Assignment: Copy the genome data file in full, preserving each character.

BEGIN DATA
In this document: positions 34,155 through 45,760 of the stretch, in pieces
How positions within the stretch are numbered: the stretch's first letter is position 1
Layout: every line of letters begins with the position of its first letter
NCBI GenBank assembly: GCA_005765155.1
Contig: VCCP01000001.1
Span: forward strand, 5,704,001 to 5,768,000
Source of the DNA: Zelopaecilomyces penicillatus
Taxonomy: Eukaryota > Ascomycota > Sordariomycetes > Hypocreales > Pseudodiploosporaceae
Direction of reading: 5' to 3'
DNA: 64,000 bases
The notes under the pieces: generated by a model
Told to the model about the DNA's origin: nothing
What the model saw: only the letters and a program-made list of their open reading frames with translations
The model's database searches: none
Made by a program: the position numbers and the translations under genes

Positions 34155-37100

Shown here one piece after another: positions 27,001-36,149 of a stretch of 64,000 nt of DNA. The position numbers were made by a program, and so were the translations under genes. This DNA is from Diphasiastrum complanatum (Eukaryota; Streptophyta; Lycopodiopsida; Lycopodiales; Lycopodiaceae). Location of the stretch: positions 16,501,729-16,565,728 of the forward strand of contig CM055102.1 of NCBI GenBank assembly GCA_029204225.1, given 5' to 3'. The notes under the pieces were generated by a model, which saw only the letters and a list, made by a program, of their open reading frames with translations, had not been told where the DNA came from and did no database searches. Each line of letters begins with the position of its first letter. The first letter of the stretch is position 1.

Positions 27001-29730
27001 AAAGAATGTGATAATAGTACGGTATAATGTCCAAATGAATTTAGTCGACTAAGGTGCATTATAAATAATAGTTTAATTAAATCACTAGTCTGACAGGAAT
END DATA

In this document: positions 34,155 through 45,760 of the stretch, in pieces
How positions within the stretch are numbered: the stretch's first letter is position 1
Layout: every line of letters begins with the position of its first letter
NCBI GenBank assembly: GCA_005765155.1
Contig: VCCP01000001.1
Span: forward strand, 5,704,001 to 5,768,000
Source of the DNA: Zelopaecilomyces penicillatus
Taxonomy: Eukaryota > Ascomycota > Sordariomycetes > Hypocreales > Pseudodiploosporaceae
Direction of reading: 5' to 3'
DNA: 64,000 bases
The notes under the pieces: generated by a model
Told to the model about the DNA's origin: nothing
What the model saw: only the letters and a program-made list of their open reading frames with translations
The model's database searches: none
Made by a program: the position numbers and the translations under genes

Positions 34155-37100

Shown here one piece after another: positions 27,001-36,149 of a stretch of 64,000 nt of DNA. The position numbers were made by a program, and so were the translations under genes. This DNA is from Diphasiastrum complanatum (Eukaryota; Streptophyta; Lycopodiopsida; Lycopodiales; Lycopodiaceae). Location of the stretch: positions 16,501,729-16,565,728 of the forward strand of contig CM055102.1 of NCBI GenBank assembly GCA_029204225.1, given 5' to 3'. The notes under the pieces were generated by a model, which saw only the letters and a list, made by a program, of their open reading frames with translations, had not been told where the DNA came from and did no database searches. Each line of letters begins with the position of its first letter. The first letter of the stretch is position 1.

Positions 27001-29730
27001 AAAGAATGTGATAATAGTACGGTATAATGTCCAAATGAATTTAGTCGACTAAGGTGCATTATAAATAATAGTTTAATTAAATCACTAGTCTGACAGGAAT